Ranching Lifestyle | Calving Production in Winter
a blog by RJ Patterson, Sales Associate at Fay Ranches
With the cattle market fluctuating over the last several years, what can you do to ensure that you get the biggest return on your investment in cattle? For commercial producers the answer is simple: have the lowest calf mortality, and have the biggest calves to sell in the fall. The easiest way to accomplish this is to calve earlier in the year, allowing your calves more days on the ground to put on the pounds. Simply put: a calf born on February 20th will most likely weigh more than a calf born on March 20th when it comes time to ship in the fall. In the northern states, this means that you will most likely start calving during the coldest and snowiest time of the year, creating a dynamic set of potential problems for your calves.
When the temperature drops, the chance of losing calves to the elements rises significantly. Last year in central Montana we had the worst winter in over 40 years (this winter is shaping up to be worse throughout the country), and many ranches experienced very high calf mortality rates, with some losing over 25% of their calf crop. You cannot run a productive cattle operation and lose 25% of your calves, so what can you do to help protect your herd? You could move your calving date back to try and catch better weather. This might allow you to have less loss and more calves come time to ship, but they won’t be as large. What if there was a way to both have bigger calves come fall and have higher calf recruitment in the harsh weather that a Montana winter can throw at you.
There are two major things that you can do in order to accomplish this. First, when the weather gets bad, you need to do your best to calve all your cows inside. This requires a tremendous amount of work but can be done and will certainly result in less calf loss. In order to catch every cow that is going into labor, you need to have someone checking on them as often as possible. The most successful rancher I know in doing this has his night calver ride a horse through the cow herd every 20 minutes all night long. When they find a cow that is ready to calve, they get it into the barn and let it calve inside. His “night barn” is set up with many pens or “jugs,” and each one is bedded with straw to help the calves stay warm through the night. During the day he checks the cows at least every hour and gets them into the barn as well. By doing this, he has very few calves hit the ground outside where they have a chance to freeze and never get up.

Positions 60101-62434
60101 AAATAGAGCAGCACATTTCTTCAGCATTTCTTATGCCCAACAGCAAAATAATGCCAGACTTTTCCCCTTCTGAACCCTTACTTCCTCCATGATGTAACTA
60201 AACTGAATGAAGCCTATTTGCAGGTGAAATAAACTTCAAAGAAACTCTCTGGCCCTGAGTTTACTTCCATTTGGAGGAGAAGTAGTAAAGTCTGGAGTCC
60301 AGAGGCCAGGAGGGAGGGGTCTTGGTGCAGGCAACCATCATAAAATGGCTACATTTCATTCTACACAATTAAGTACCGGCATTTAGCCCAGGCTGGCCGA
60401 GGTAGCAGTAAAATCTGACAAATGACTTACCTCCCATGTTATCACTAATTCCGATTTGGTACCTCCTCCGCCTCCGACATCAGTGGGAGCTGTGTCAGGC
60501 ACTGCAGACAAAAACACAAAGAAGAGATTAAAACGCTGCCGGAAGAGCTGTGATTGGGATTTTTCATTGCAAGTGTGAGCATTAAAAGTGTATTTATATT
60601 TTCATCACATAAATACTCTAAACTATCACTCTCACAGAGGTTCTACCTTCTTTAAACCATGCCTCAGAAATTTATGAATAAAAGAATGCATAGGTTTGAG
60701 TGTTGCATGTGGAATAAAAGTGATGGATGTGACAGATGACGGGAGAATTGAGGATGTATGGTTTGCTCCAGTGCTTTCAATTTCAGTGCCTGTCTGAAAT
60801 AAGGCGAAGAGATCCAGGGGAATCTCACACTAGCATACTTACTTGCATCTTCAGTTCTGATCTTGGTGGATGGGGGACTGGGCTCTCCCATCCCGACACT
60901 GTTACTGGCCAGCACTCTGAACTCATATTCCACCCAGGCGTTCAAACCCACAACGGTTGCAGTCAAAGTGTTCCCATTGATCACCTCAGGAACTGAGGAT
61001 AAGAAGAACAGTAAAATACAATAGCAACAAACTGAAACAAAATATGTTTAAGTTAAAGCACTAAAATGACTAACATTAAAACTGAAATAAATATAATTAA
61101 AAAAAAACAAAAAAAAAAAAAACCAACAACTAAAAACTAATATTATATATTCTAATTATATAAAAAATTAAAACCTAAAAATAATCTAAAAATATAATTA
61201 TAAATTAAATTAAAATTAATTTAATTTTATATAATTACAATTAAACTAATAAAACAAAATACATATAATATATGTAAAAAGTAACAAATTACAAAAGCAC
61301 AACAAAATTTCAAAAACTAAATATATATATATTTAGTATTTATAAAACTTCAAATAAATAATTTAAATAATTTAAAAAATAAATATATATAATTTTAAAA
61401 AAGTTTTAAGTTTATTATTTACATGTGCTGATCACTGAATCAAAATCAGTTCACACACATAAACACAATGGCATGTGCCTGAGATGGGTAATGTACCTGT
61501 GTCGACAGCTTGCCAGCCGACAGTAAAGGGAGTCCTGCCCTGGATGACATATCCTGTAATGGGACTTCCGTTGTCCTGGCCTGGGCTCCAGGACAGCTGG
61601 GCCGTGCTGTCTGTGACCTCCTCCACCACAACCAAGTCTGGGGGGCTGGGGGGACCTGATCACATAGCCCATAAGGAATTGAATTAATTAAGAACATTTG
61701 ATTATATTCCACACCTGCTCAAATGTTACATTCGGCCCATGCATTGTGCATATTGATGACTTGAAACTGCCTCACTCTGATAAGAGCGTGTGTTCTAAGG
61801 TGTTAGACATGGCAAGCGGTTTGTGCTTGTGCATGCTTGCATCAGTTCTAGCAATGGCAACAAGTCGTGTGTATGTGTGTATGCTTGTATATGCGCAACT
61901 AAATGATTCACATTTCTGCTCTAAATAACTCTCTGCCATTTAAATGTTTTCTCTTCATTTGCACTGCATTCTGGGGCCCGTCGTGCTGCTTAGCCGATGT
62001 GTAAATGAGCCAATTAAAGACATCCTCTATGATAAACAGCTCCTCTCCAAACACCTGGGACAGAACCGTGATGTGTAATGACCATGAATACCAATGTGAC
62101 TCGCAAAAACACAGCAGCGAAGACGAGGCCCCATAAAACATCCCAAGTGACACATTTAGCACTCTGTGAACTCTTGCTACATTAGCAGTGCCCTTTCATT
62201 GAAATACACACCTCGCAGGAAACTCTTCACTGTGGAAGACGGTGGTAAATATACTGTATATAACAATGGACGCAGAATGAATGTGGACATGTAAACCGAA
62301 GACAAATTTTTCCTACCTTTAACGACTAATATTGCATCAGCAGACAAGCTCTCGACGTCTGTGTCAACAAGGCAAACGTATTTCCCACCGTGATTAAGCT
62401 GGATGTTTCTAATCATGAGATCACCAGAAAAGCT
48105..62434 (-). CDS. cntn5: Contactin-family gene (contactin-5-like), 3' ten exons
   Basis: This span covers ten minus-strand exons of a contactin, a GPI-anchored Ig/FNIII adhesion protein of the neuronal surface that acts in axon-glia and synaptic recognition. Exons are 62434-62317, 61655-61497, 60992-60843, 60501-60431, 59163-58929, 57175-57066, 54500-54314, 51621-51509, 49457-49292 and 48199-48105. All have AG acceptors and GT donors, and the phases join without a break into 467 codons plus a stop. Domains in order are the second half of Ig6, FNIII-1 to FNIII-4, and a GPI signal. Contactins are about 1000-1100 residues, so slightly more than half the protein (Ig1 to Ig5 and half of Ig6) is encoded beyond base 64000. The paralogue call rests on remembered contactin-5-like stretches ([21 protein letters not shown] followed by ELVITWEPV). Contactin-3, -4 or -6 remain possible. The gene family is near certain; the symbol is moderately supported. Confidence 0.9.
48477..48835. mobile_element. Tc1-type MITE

Second, you need to ensure that the calves have a place to get out of the weather once they are out of the barn. The best way to do this is to use windbreaks and calf sheds. A calf shed is a small shed with an opening big enough for calves to get in and out easily but small enough not to let cows in. Often, they are built on skids so that you can move them around as needed. If you bed these sheds with straw, your calves will be able to get out of the cold weather and stay warm and dry, resulting in healthier calves and allowing you to bring more calves to market come fall. Placing the sheds behind wind breaks will allow the cows themselves to stay out of the wind and allow for them to remain healthier as well.
An article written by Rick Kusel, published in Volume 4 of the Land Investor Jean-Jacques Rousseau said, “The first man who, having fenced in a piece of land, said “This is mine,” and found people naive enough to believe him, that man was the true founder of civil society.” Growing up with my grandparents on […]
An article by John Anderson, Broker, Fay Ranches As featured in Land Investor Magazine Vol. 4 There are two main types of water right systems actively used in the United States today: the Riparian system and the Law of Prior Appropriations. Many eastern states utilize the Riparian water rights system, which states that an owner […]